There are always those little moments when we notice something at the same time, look at each other and just bust out laughing! The little inside jokes bring levity to daily life.
Though ALS has taken so much from us physically, the bond between Chanda and me is still strong because God is in the center of our marriage. That is what keeps us going day to day.

O.J. and Chanda Brigance are Co-Founders of the Brigance Brigade Foundation. Their mission is to equip, encourage, and empower people living with ALS and their families. Brigance Brigade Foundation compliments what other ALS organizations are doing, providing funding for medical equipment and respite care not covered by other resources. Its 5th Annual 5.7K Championship Event is Sunday, April 29th and there are virtual participation options – If you’re reading this, they challenge YOU to participate in the 5.7K Championship Event and support the Brigance Brigade Foundation’s fight against ALS.

Nancy Sallaberry

Nancy Sallaberry


Like a lot of busy moms, I was never much of a “plopper.” There was always something I needed to do, somewhere to go, somebody who needed something.  What I needed was more hours in the day!

In 2015, I was diagnosed with ALS.  Among many emotions and fears that surfaced, one of the most difficult for me involved our family’s annual one-week trip to a rustic camp in California’s beautiful Trinity Alps.  I have 35 years of memories of my sons swimming in the river, rafting, playing horseshoes, cards, and ping pong, riding bikes and sitting around the campfire, performing in the “talent” show, and all the special bonds that come from a week in the woods with family and dear friends.

At first, I wondered if I could go at all.  I hated the thought of being a burden, or getting in the way of the fun.  My husband, Paul, and my boys Marc, Luc, and Dan immediately responded: not going is not an option.  They figured out what I might need.  Paul arranged for me to have an ATV so I could move around camp with confidence.  We brought some special grab bars for our cabin and simple ramps so I wouldn’t have to worry about stairs. They then all did that thing that cannot be easily described:  They paid attention, and they made anything that was difficult for me easier by just lending a kind hand.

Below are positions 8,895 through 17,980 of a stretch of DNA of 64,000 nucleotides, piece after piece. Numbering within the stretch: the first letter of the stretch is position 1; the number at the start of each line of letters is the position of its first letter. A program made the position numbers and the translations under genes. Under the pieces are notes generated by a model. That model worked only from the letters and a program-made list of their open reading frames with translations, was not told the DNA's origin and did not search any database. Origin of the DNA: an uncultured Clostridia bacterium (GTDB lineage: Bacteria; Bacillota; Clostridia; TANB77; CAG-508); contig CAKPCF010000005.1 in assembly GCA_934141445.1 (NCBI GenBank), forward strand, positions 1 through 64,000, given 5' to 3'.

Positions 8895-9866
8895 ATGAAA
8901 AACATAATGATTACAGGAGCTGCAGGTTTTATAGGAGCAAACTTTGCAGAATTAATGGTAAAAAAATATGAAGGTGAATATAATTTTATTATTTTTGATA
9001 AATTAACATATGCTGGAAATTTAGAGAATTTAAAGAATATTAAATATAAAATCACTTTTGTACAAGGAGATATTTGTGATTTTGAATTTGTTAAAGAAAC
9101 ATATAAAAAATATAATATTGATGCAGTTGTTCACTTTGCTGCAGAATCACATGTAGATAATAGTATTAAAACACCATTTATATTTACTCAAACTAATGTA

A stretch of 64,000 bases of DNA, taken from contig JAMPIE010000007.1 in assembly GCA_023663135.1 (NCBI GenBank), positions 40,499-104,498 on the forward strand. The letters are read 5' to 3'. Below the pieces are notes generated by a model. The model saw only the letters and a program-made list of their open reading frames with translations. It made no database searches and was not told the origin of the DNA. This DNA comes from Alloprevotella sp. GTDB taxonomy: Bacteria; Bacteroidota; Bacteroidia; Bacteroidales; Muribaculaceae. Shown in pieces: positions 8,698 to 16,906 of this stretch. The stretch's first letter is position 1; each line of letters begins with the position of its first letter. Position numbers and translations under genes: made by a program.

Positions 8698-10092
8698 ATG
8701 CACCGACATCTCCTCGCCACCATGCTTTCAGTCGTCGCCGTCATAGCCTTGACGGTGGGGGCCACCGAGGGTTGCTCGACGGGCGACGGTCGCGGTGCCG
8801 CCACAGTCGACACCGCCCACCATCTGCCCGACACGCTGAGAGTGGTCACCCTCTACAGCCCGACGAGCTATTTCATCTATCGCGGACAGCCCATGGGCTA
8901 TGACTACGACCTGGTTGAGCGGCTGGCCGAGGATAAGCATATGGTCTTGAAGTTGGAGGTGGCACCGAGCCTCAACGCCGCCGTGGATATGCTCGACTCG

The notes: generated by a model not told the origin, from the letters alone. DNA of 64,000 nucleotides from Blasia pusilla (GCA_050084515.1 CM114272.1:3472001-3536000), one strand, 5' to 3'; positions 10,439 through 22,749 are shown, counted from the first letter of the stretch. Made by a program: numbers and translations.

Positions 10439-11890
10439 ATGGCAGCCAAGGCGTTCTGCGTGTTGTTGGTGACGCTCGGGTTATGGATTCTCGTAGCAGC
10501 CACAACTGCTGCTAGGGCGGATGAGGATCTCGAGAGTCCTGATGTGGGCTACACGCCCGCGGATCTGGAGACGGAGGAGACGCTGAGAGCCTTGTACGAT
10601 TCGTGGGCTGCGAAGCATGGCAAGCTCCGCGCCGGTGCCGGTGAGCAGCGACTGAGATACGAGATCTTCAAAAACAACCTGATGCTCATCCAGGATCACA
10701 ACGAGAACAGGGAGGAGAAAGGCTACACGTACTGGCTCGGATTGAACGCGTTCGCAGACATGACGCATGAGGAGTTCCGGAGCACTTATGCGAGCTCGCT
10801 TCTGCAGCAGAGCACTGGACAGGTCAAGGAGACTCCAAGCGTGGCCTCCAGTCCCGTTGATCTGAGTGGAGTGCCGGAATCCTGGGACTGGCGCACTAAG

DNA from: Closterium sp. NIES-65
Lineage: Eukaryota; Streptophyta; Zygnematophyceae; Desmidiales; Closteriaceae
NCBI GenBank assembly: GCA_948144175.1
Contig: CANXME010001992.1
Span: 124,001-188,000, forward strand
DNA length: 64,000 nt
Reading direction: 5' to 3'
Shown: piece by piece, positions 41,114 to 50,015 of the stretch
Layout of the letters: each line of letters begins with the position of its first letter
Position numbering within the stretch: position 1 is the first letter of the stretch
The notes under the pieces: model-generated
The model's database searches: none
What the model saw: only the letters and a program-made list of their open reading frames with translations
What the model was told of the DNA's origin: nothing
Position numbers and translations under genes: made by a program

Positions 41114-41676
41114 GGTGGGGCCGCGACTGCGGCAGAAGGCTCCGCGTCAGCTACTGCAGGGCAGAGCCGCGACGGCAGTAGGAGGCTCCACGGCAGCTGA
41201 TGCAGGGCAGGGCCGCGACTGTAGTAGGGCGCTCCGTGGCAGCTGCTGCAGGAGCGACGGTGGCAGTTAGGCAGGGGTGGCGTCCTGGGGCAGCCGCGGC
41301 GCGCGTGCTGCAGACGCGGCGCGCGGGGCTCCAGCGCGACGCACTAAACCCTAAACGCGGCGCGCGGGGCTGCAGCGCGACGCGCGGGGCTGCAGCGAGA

But last year one cherished Trinity activity looked like it was heading for my “unlikely” list:  There is a wonderful swimming hole where several families who come every year for the same week, bring the largest flotation crafts they can find (last year’s biggest was 16’ X 10’ with built-in loungers and ice chest). When the sun starts to dip every afternoon, a group of us moms launch a floating cocktail party.  We call it  “party island.” It’s an hour or two of sun, friends, laughs, and no worries.  It’s the definition of a simple pleasure.  But it involves, for a person with ALS, a not-so-simple climb down a steep gravel path and then rocky walk to the water, and then boarding the giant raft with some degree of . . . well,  I’m not sure “grace” describes even the most able-bodied person’s boarding style.  And last summer, that was not me, and did I mention there were at least a couple of dozen people lounging on the shore watching all this?


Undeterred, my husband and sons decided I was not going to miss out.  I swallowed all pride and let the boys carry me down the rocky hill and across the beach, and then they plopped me on the inflatable island.  Post-plop, I was exactly where I wanted to be:  floating with cherished girlfriends, remembering and laughing at all the memories of chasing toddlers around the shallows, worrying about sunscreen and naps and poison oak.

Now, my grown young men are taking care of me. It’s not easy.  But what a circle. What a life. What a lucky mom I am to have my three sons, my husband, and an army of loving, supportive friends and family who make sure I continue to enjoy the life I so love, even with ALS.

As Mothers Day approaches, I feel so much gratitude for my sons, my family, and my life.   I have learned that sometimes the secret to a special burst of happiness can be to just give in . . . and plop.

– Nancy Sallaberry

Matt Bellina


Dear Friends,

This month I am honored to write you this email on behalf of the Augie’s Quest Leadership Council. I am a husband, a veteran, a father of three small boys, and in April of 2014 I was diagnosed with ALS. I was only 30 years old.

I mentioned in my introduction that I am a veteran because it is extremely relevant in the battle against ALS.  Numerous studies have indicated that military veterans are at least two times more likely to develop ALS, than their civilian counterparts. While we still don’t understand the reason for the higher prevalence among service members and veterans, the cost and toll ALS takes — especially among this community — is devastating. For example,

  • Since 2001, more veterans have been casualties of ALS, diagnosed with the disease, than overall casualties from the wars in Iraq and Afghanistan combined.

  • The cost in ALS care to the U.S. taxpayers reaches nearly $450 million annually. The cost to the children, spouses and friends of those affected by ALS cannot be quantified in dollars and cents.

A couple of years ago when I was still mobile, I took my oldest son JP for a walk on a crisp Fall morning. He had just turned four and he was running circles around me.  Halfway through the walk he picked a white dandelion and blew on it. When I asked him what he wished for, his reply left me speechless, “Daddy, I wished that you would play football with me on my 18th birthday.”

As we approach Father’s Day, I am proud to be fighting alongside another father like Augie Nieto to help make my boys’ wishes come true.

Isn’t that what we try to do as fathers? Augie’s Quest is the key to making this wish a reality.

We have an obligation to do everything we can to defeat ALS because it is an unmanageable burden on our military, our veterans and our military families, but more importantly for the human cost to those who love us.

I am so grateful to all of you who feel the weight of this obligation and selflessly donate your time and money to move us closer to victory. God bless all of you and I hope you have a great Father’s Day.

Your Friend,

Matt Bellina

ALS won’t stop and neither will Augie’s Quest

Augie’s Quest to Cure ALS